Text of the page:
DISORDERS OF WOUND HEALING
Disorders of wound healing in the burn patient result from ex-cessive abnormal healing or inadequate new tissue formation. Hypertrophic scarring and keloid formation result from excessive abnormal healing.
One of the most devastating sequelae of a burn injury is the for-mation of hypertrophic scars. Clinicians cannot reliably predict or prevent the formation of hypertrophic scars. Hypertrophic scars are more common in children, in people with dark skin, and in areas of stretch or motion. The pathophysiology behind these scars is not completely understood, but they are characterized by an overabundant matrix formation, especially collagen.
Hypertrophic scars and wound contractures are more likely to occur if the initial burn injury extends below the level of the deep dermis. Healing of such deep wounds results in the replacement of normal integument with highly metabolically active tissues that lack the normal architecture of the skin. In the collagen layer beneath the epithelium, many fibroblasts proliferate gradually. Myofibroblasts, cells that have the ability to contract, are also present in immature wounds. As the myofibroblasts contract, the collagen fibers, which normally lie in flat bundles, tend to form a wavy pattern. Eventually the collagen bundles take on a super-coiled appearance and collagen nodules develop. The scar be-comes red (because of its hypervascular nature), raised, and hard.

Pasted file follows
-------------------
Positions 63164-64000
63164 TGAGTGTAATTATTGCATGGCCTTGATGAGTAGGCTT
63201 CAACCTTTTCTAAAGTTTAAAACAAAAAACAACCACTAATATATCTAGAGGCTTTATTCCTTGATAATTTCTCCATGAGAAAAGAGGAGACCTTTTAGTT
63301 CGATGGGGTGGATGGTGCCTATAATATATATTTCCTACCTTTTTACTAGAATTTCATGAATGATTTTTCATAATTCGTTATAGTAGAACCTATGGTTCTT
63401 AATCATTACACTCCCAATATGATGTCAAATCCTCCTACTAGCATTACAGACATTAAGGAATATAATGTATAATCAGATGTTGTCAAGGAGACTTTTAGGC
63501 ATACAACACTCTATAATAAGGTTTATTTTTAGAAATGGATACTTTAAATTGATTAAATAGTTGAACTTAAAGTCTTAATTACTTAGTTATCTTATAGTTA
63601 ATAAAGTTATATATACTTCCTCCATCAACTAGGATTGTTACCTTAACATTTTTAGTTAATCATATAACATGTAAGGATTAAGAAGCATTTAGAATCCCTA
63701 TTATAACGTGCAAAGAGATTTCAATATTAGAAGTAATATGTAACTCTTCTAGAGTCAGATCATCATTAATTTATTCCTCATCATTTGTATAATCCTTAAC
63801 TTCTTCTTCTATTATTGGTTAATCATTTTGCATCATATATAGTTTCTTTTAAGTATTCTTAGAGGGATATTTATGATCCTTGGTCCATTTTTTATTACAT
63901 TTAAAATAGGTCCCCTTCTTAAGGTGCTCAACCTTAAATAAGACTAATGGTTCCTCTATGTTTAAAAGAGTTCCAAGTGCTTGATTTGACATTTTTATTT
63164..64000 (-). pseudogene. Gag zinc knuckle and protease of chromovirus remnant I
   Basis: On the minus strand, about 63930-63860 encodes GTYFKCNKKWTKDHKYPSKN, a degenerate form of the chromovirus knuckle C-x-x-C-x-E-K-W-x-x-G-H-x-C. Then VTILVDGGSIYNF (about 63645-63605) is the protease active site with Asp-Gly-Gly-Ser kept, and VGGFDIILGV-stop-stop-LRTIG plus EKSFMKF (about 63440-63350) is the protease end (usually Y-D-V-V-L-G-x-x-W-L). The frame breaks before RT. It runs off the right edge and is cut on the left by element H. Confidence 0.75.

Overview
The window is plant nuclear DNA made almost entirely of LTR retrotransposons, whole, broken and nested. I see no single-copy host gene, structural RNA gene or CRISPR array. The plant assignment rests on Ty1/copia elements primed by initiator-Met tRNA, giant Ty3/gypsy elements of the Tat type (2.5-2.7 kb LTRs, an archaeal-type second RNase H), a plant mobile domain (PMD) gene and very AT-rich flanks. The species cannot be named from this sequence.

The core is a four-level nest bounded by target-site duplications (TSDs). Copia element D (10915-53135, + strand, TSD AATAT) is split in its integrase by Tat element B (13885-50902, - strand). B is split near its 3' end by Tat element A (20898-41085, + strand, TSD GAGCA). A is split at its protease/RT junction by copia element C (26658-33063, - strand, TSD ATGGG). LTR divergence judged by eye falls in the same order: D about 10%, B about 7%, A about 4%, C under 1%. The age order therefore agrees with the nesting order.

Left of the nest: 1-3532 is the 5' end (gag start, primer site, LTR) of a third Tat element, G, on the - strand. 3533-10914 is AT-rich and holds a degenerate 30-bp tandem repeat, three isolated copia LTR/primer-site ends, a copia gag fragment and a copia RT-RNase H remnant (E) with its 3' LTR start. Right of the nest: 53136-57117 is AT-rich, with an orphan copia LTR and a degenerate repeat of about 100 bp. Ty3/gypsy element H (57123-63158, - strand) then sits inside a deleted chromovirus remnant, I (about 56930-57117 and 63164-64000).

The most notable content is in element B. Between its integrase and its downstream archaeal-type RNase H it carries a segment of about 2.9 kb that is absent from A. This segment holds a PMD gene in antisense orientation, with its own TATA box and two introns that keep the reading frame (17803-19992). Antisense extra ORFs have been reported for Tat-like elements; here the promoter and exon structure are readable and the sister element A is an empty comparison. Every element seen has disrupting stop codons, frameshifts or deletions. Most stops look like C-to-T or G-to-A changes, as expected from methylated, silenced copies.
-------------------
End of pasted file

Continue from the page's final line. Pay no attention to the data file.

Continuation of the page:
Burn personnel must be proactive in the prevention and management of scar formation. Compression measures are in-stituted early in burn wound treatment. Ace wraps are used ini-tially to help promote adequate circulation, but they can also be used as the first form of compression. Scar management occurs mainly in the rehabilitative phase, after the wounds are closed. Hypertrophic scarring may cause severe contracture across in-volved joints. Therefore, prevention and management of this type of scarring is essential (see “Prevention of Hypertrophic Scarring” in the rehabilitation phase discussion). However, these scars are limited to the area of injury and gradually regress over time.
A large, heaped-up mass of scar tissue, a keloid, may develop and extend beyond the wound surface. Keloids tend to be found in people with darkly pigmented skin, tend to grow outside of wound margins, and are likely to recur after surgical excision.
Failure of the wound to heal may result from many factors, in-cluding infection and inadequate nutrition. A serum albumin level of less than 2 g/dL is usually a factor in impaired healing in the burn patient.
Contractures are another concern as wounds heal. The burn wound tissue shortens because of the force exerted by the fi-broblasts and the flexion of muscles in natural wound healing. An opposing force provided by splints, traction, and purposeful movement and positioning must be used to counteract defor-mity in burns affecting joints.
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